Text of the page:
“Unlike people with other mental disorders, psychopaths are keenly aware of the impact that their behavior has on others. That’s half the fun for them—watching people suffer.” – Jackson Mackenzie
Fiction. Based on a true holiday.
by Amanda Springob
This journal entry is inspired by true events. Some of the characters, names, businesses, incidents, and certain locations and events have been fictionalized for dramatic purposes. Any similarity to the name, character or history of any person is entirely coincidental and unintentional.
Keeping you happy around the holidays meant treading lightly. I thought I’d done pretty well tonight–I ordered the fried fish, but asked for vegetables instead of fries for a side. I ate the salad instead of the bread. And, even though it was New Years, had only water to drink. You seemed happy at dinner, up until I asked the waitress to take our picture. That’s when I saw your eyes change. I smiled for the camera, but the back of my mind said a silent prayer that we’d make it home before you lectured me.
In the car, I could tell you were choking down your annoyance. You talked about the loud waitress, the lousy options in your town for New Years dinner. I drove home slowly, and though you barked at me for going under the speed limit, I knew better than to risk sliding through the snowy streets to appease you.
When we got into your apartment, I asked if there was any dessert. You gave me your are-you-fucking-kidding-me eyes and said no. I settled for the chocolate cereal on top of the fridge, the only treat you allowed me to have these days. I ate a few handfuls as we watched Ryan Seacrest’s special, then put the box back in the kitchen when I could feel you staring at me. Fucking fatass, your eyes glared.
I sat next to you on the floor, our backs against the couch as Mariah Carey performed. It was nice then. I curled my head onto your chest and you slung your arm over my shoulder. I watched you watching the TV, a wry smile forming on your face. I knew what you were thinking but didn’t feel like hearing about how sexy the dancers’ cleavage looked, so I just stayed silent.
For a while we sat like that. It had been a rough couple of weeks with you, but I liked these quiet moments. And it was my first time spending New Years Eve with someone. I’d wanted it to be special. So what if it was a townie bar? You did take me to dinner. You paid too, even though I’d ordered the fried fish.
I wondered if you were coming around on my eating habits. Maybe you were realizing it wasn’t such a big deal. And maybe, if I was promised to get something light and offered to pay, we could try a nicer restaurant for Valentine’s Day, someplace in the city. I felt hopeful. It was going to be a new year, after all–maybe you’d be open to trying new things.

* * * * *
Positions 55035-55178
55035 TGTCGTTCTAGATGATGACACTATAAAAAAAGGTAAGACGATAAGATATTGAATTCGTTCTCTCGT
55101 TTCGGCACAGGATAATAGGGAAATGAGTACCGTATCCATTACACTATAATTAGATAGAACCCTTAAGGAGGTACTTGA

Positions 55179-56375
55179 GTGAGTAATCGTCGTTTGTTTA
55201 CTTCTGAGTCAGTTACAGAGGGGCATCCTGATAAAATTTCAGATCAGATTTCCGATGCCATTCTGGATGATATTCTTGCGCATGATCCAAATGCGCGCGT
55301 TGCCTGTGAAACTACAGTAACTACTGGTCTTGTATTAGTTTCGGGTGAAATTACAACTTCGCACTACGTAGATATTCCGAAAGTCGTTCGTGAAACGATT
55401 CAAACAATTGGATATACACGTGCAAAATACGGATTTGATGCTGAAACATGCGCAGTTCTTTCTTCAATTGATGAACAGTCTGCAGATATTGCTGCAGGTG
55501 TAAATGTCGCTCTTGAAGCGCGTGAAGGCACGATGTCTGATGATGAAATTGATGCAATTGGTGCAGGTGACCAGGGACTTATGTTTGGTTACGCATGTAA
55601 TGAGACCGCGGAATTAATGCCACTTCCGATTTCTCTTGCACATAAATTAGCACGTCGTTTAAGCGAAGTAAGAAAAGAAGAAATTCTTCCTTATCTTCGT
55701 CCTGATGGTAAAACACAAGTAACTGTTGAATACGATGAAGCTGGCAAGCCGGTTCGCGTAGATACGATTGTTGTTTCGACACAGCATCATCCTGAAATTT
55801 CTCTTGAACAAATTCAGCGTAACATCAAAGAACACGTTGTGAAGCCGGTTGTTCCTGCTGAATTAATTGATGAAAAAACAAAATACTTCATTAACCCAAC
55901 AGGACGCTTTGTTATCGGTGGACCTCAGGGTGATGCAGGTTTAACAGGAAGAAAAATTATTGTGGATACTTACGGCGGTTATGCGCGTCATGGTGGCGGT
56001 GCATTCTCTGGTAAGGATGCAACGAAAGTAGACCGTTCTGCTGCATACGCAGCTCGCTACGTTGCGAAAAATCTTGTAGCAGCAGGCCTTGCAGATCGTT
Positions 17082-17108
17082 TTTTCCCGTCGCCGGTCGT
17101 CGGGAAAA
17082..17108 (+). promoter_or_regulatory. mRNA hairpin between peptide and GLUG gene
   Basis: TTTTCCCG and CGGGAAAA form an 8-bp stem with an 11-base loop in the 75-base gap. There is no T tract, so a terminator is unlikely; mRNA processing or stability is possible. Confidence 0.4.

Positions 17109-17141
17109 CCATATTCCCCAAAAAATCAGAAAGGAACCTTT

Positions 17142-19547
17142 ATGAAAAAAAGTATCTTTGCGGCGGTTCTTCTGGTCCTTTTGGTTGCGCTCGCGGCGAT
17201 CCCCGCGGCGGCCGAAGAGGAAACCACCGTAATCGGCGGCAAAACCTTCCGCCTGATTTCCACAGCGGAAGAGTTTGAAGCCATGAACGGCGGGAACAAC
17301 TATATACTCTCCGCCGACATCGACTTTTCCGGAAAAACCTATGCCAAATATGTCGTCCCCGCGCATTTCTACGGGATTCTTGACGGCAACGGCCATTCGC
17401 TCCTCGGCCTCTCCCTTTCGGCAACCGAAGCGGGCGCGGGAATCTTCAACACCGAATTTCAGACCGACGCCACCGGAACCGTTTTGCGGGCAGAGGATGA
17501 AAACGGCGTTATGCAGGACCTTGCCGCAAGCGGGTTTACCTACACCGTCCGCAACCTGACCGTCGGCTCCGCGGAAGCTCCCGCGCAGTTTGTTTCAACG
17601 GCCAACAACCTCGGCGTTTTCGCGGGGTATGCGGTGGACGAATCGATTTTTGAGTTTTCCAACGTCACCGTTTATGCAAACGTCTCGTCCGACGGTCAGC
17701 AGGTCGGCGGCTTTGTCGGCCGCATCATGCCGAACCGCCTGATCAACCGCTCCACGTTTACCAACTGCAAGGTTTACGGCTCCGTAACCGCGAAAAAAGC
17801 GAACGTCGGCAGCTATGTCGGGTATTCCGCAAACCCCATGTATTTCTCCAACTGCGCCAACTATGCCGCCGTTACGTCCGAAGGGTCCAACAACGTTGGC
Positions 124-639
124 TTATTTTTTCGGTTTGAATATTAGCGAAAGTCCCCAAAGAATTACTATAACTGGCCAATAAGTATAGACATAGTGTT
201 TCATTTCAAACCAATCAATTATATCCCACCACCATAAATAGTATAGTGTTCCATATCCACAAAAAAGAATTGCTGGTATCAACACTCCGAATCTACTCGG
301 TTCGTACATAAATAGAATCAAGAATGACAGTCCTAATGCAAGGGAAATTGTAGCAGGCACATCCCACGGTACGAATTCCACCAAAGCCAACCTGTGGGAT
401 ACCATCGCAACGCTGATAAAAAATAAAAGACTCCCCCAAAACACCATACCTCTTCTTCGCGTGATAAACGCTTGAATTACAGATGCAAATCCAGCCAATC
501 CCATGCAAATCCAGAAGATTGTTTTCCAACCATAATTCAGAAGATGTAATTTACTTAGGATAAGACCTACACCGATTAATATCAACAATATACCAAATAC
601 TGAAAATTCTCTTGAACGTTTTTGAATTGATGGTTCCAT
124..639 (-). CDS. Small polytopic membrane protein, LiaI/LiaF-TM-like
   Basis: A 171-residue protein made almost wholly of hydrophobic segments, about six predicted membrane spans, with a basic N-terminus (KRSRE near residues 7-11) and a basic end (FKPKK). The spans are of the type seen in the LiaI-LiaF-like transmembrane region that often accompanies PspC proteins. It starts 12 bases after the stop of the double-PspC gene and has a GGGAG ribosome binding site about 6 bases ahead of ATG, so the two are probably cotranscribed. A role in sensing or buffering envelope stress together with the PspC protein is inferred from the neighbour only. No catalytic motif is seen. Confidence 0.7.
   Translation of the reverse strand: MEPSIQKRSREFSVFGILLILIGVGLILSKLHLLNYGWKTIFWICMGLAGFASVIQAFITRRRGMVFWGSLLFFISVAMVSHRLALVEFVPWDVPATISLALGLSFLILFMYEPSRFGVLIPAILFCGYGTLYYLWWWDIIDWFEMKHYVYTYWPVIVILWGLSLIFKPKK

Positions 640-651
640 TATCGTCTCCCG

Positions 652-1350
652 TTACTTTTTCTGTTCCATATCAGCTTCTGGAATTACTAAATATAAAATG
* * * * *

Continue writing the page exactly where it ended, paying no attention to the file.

By now, Jason Derulo was riffing away on the TV. You were making fun of the larger people in the audience, who danced with Ryan Seacrest in front of the stage. “Jesus, what an ugly bitch,” you interjected about a middle-aged black woman doing the Dougie.
“Tyler, don’t talk like that.”
You huffed but said nothing else. When your attention was back on the screen, I snuck my phone off the coffee table to peek at the picture the waitress had taken of us.
The picture was mediocre. The lighting was imbalanced and sure enough, like you always loved to tell me, my poor posture made me look dumpy. You wore a forced smile. Still, it wasn’t the worst picture. I’d hoped for something nice to post on Instagram on New Years Eve, which I knew you hated, but I couldn’t resist. Instagram was my happy place. I tried to keep my posts lighthearted and fun. Even if we were fighting, I could scroll through my pictures with you–perfectly captured kisses, funny faces, interlaced hands–all cleverly captioned and heavily liked. December had been extremely difficult with you, but my feed didn’t show that. Instead, people commented on photos of you carrying me princess-style in my cap and gown, the two of us smiling in front of the giant Christmas tree in downtown, making gingerbread houses. Rereading their comments now almost made me forget the nights I’d spent crying quietly in my apartment after a bad phone call with you.
In my reverie, I decided to post the picture from the restaurant. As I applied a filter and upped the highlights, caption options ran through my brain: New year, same guy. Too unoriginal. My resolution is to stay close to things I love–like this guy. Too wordy.
Then it hit me–something more aloof. No need for resolutions when life’s already this good. Cute, original, spunky. I typed it out in the caption box.
“What are you doing?”
I looked at you and was met with an edgy stare.
Tread lightly, I thought. “I just wanted to post the picture of us at dinner.”
You pulled my hand toward you to see my phone. I waited for your expression as you read the caption I was about to post. “Bette,” there was already gravel in your voice. “Why do you do this?”
“What do you mean?”
“Why do you post this bullshit? Why do you lie to people?”